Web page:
Saturday, May 7, 2016

Amid a flurry of high-tech approaches, some find merit in low-tech techniques

DKT street theater provides family planning information in Bihar.
This was originally published on Humanosphere blog on March 7, 2016.

Because of the meteoric rise of the internet and cell phones in many developing countries, many global health programs have been rushing to embrace these technologies as efficient ways of reaching large numbers of people with information on such issues as family planning, HIV prevention and maternal and child health.

This is happening in countries like India, Tanzania, South Africa, and Ethiopia, where technologies like the internet, mobile phones, social media and geographic positioning systems are bringing health delivery into the 21st century.

But some programs are eschewing high tech and sticking with low tech as the best way to bring vital health information to their low-income consumers, at least for now.

DKT International – which touts its use of social media, the internet and television in countries like Brazil, China and Turkey – takes a decidedly low tech approach in its Janani family planning program, which is headquartered in Bihar and works in seven states of northeastern India.

And there are good reasons for doing so.

First, those seven states have some of the lowest literacy rates in India. Bihar has the lowest rate of all the states in India – 64% in 2011 – and neighboring Jharkhand, at 68%, is not much higher.

Second, access to media is limited in many of these states. Bihar and Jharkhand have the highest rates of people not regular exposed to any kind of media – 60% of women in Jharkand and 58.2% in Bihar, the two most media adverse states in India, according to the 2005-06 National Family Health Survey.

These two factors — illiteracy and lack of access to media — is is especially true among the low-income, less educated people Janani seeks to reach.

So Janani has opted for low tech and face-to-face communication. Instead of radio and TV, they use things like wall paintings and billboards.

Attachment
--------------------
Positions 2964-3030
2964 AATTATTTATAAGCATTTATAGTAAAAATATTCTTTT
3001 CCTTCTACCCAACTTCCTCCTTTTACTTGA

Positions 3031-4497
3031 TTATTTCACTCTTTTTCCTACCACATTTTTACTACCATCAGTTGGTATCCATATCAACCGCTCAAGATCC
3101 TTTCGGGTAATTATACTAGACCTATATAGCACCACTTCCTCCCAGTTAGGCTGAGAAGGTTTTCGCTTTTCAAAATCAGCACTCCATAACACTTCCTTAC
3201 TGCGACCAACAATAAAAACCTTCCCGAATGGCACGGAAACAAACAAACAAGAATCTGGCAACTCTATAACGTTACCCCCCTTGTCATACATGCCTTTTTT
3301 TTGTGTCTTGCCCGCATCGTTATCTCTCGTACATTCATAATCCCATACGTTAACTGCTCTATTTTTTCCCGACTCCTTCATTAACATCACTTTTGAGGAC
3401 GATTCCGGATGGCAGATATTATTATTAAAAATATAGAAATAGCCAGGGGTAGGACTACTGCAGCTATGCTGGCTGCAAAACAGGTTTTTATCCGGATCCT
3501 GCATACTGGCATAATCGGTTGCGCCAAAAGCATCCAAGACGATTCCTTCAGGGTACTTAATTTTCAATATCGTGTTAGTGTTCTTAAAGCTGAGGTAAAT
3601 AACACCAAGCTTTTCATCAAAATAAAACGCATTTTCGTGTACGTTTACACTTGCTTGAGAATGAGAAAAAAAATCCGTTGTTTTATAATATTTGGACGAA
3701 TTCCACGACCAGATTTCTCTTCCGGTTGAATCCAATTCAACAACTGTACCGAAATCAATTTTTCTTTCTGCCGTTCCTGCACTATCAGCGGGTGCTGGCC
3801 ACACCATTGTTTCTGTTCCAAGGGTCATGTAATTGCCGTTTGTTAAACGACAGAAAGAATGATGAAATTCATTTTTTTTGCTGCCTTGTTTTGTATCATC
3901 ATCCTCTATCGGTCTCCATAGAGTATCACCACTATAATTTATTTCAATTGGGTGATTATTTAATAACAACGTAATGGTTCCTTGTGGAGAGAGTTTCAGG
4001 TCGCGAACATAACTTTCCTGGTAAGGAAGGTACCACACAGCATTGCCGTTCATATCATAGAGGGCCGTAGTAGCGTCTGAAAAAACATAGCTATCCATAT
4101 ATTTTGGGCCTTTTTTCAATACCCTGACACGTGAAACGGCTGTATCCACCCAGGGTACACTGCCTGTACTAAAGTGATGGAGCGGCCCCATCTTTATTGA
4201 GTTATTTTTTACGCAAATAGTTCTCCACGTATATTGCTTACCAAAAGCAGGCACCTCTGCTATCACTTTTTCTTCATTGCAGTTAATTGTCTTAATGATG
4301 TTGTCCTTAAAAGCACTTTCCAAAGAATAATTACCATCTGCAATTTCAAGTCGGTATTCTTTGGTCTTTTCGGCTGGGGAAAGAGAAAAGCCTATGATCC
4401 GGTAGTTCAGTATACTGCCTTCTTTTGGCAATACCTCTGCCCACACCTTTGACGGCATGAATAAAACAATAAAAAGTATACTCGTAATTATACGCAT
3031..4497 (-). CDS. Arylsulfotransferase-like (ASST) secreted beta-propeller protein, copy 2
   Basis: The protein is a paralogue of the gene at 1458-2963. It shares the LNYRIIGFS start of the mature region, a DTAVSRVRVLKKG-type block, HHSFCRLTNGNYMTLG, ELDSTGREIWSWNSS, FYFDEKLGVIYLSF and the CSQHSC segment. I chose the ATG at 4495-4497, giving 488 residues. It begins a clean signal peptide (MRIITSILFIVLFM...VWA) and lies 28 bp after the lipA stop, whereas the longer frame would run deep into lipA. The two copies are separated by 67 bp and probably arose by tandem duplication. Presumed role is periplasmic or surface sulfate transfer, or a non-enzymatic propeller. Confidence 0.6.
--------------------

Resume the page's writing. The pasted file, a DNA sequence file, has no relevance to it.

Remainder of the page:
Instead of mass media, they use face-to-face communication like:
  • Street theater, to educate and animate the important points of family planning.
  • Community health days, in which Janani promoters conduct health education, check-ups and, if warranted, referrals to clinical services.
  • Door-to-door client motivation conducted by Janani promoters.
  • “Injectable Days”, where outreach teams bring injectable contraception closer to rural areas.
  • State and regional fairs to disseminate family planning information and provide referrals.

Other programs are also finding old-fashioned face-to-face communication is sometimes the best approach:

In Ethiopia, the Beza anti-AIDS youth group uses music and dance to engage other youth groups on issues of sexual and reproductive health and give them the tools they need to protect themselves from HIV. The club offers a regular debate session in which they hotly debate such questions as “What is the right age to start having sex?” The Beza youth group is one of hundreds across Ethiopia supported by the International HIV/AIDS Alliance and its Ethiopian linking organization, the Organization for Social Services for AIDS.

In Madagascar, IntraHealth works with community members in defining quality community health services, identifying problems and then coming up with solutions. For example, prior to the program, there was no systematic emergency referral system from fokontany (a collection of villages) to the health center. Through the program, 6,388 fokontany set up systems to evacuate sick children and pregnant and/or laboring women. These weren’t high tech solutions such as ambulances or helicopters. Rather, they involved stretchers carried by community members, canoes or carts pulled by zebu.

These programs are not anti-mass media or anti-technology. They just want to use the media types best able to reach their hard-to-reach target audiences. In designing communication approaches for health programs, the most important thing is to understand your target audiences, and how they receive information. Sometimes Twitter, Facebook and television work well but, in many places around the world, low tech is still best.

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